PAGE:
The Science of Gore's Nobel
What if everyone believes in global warmism only because everyone believes in global warmism?
BY HOLMAN W. JENKINS JR.
Wednesday, December 5, 2007 12:01 a.m. EST
The Nobel Committee might as well have called it Al Gore's Inner Peace Prize, given the way it seems designed to help him disown his lifelong ambition to become president in favor of a higher calling, as savior of a planet.
The media will be tempted to blur the fact that his medal, which Mr. Gore will collect on Monday in Oslo, isn't for "science." In fact, a Nobel has never been awarded for the science of global warming. Even Svante Arrhenius, who first described the "greenhouse" effect, won his for something else in 1903. Yet now one has been awarded for promoting belief in manmade global warming as a crisis.
How this honor has befallen the former Veep could perhaps be explained by another Nobel, awarded in 2002 to Daniel Kahneman for work he and the late Amos Tversky did on "availability bias," roughly the human propensity to judge the validity of a proposition by how easily it comes to mind.
Their insight has been fruitful and multiplied: "Availability cascade" has been coined for the way a proposition can become irresistible simply by the media repeating it; "informational cascade" for the tendency to replace our beliefs with the crowd's beliefs; and "reputational cascade" for the rational incentive to do so.
Mr. Gore clearly understands the game he's playing, judging by his resort to such nondispositive arguments as: "The people who dispute the international consensus on global warming are in the same category now with the people who think the moon landing was staged in a movie lot in Arizona."
Here's exactly the problem that availability cascades pose: What if the heads being counted to certify an alleged "consensus" arrived at their positions by counting heads?
It may seem strange that scientists would participate in such a phenomenon. It shouldn't. Scientists are human; they do not wait for proof; many devote their professional lives to seeking evidence for hypotheses (especially well-funded hypotheses) they've chosen to believe.
Less surprising is the readiness of many prominent journalists to embrace the role of enforcer of an orthodoxy simply because it is the orthodoxy. For them, a consensus apparently suffices as proof of itself.
With politicians and lobbyists, of course, you are dealing with sophisticated people versed in the ways of public opinion whose very prosperity depends on positioning themselves via such cascades. Their reactions tend to be, for that reason, on a higher intellectual level.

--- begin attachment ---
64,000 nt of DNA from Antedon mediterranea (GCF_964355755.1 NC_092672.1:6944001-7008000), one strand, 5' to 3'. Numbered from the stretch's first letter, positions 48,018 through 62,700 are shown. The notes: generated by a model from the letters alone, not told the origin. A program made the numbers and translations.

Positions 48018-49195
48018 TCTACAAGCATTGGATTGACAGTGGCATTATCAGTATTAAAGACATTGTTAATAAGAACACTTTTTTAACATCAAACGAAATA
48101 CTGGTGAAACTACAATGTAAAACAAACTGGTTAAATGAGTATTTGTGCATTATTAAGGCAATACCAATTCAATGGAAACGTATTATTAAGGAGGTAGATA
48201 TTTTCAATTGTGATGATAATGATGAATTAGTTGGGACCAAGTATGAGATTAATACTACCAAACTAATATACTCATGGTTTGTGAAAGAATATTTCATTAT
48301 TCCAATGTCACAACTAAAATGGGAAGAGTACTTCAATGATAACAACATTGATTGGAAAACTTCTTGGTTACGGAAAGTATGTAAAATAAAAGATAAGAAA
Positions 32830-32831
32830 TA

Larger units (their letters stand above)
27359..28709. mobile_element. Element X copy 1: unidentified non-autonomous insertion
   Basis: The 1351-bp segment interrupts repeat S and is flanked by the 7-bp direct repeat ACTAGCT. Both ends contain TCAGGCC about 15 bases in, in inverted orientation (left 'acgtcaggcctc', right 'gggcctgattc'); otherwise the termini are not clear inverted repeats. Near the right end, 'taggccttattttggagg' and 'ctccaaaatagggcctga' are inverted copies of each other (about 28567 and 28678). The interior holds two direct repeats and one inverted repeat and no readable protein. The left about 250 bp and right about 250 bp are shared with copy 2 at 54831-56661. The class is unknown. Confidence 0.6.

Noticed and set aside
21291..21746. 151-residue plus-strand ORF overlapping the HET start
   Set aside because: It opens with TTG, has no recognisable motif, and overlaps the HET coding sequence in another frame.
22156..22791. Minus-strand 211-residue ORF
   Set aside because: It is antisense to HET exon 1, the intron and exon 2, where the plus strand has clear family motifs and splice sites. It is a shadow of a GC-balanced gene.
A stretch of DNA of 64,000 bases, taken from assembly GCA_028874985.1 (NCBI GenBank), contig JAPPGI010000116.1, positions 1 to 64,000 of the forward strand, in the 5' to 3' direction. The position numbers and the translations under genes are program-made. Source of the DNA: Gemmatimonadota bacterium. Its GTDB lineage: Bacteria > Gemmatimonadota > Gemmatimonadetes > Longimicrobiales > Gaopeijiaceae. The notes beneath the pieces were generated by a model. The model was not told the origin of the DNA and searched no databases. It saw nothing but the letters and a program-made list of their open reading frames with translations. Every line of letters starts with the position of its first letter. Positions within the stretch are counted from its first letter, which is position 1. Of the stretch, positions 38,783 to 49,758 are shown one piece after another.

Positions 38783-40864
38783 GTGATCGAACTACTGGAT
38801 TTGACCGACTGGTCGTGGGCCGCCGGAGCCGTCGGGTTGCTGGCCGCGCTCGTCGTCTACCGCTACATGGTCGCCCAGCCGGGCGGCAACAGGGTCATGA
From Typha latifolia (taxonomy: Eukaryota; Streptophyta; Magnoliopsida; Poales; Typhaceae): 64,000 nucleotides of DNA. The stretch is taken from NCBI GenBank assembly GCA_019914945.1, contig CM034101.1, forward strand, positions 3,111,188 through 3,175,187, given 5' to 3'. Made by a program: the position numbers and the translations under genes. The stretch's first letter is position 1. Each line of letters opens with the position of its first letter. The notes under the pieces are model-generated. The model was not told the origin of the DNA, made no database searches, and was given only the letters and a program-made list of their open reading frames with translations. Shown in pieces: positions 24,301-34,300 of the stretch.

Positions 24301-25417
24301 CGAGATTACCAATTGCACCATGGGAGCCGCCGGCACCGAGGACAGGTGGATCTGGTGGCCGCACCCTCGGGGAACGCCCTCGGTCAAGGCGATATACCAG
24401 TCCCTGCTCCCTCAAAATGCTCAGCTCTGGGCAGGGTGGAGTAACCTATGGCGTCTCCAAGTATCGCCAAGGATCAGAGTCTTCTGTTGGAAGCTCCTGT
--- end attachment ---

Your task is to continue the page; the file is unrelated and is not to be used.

Take John Dingell. He told an environmental publication last year that the "world . . . is great at having consensuses that are in great error." Yet he turned around a few months later and introduced a sweeping carbon tax bill, which would confront Congress more frontally than Congress cares to be confronted with a rational approach to climate change if Congress really believes human activity is responsible.
Mr. Dingell is no fool. Is he merely trying to embarrass those who offer fake cures for climate change at the expense of out-of-favor industries such as Mr. Dingell's beloved Detroit?
Take Vinod Khosla, a venture capitalist working with Kleiner Perkins, a firm Mr. Gore joined last month to promote alternative energy investments. Mr. Khosla told a recent Senate hearing: "One does not need to believe in climate change to support climate change legislation. . . . Many executives would prefer to deal with known legislation even if unwarranted."
Mr. Khosla is no fool either. His argument is that the cascade itself is a reason that politicians can gain comfort by getting aboard his agenda.
Now let's suppose a most improbable, rhapsodic lobbying success for Mr. Gore, Mr. Khosla and folks on their side of the table--say, a government mandate to replace half the gasoline consumed in the U.S. with a carbon-neutral alternative. This would represent a monumental, $400 billion-a-year business opportunity for the green energy lobby. The impact on global carbon emissions? Four percent--less than China's predicted emissions growth over the next three or four years.
Don't doubt that this is precisely the chasm that keeps Mr. Gore from running for president. He could neither win the office nor govern on the basis of imposing the kinds of costs supposedly necessary to deal with an impending "climate crisis." Yet his credibility would become laughable if he failed to insist on such costs. How much more practical, then, to cash in on the crowd-pleasing role of angry prophet, without having to take responsibility for policies that the public will eventually discover to be fraudulent.
Public opinion cascades are powerful but also fragile--liable to be overturned in an instant when new information comes along. The current age of global warming politics will certainly end with a whimper once a few consecutive years of cooling are recorded. Why should we expect such cooling? Because the forces that caused warming and cooling in the past, before the advent of industrial civilization, are still at work.
No, this wouldn't prove or disprove a human role in warming, only that climate is variable and subject to complicated influences. But it would also eliminate the large incentive for politicians to traffic in doom-laden predictions--because such predictions would no longer command media assent and would cease to function as levers to redistribute resources.
Mr. Gore would have to find a new job.
Mr. Jenkins is a member of The Wall Street Journal's editorial board. His column appears in the Journal on Wednesdays.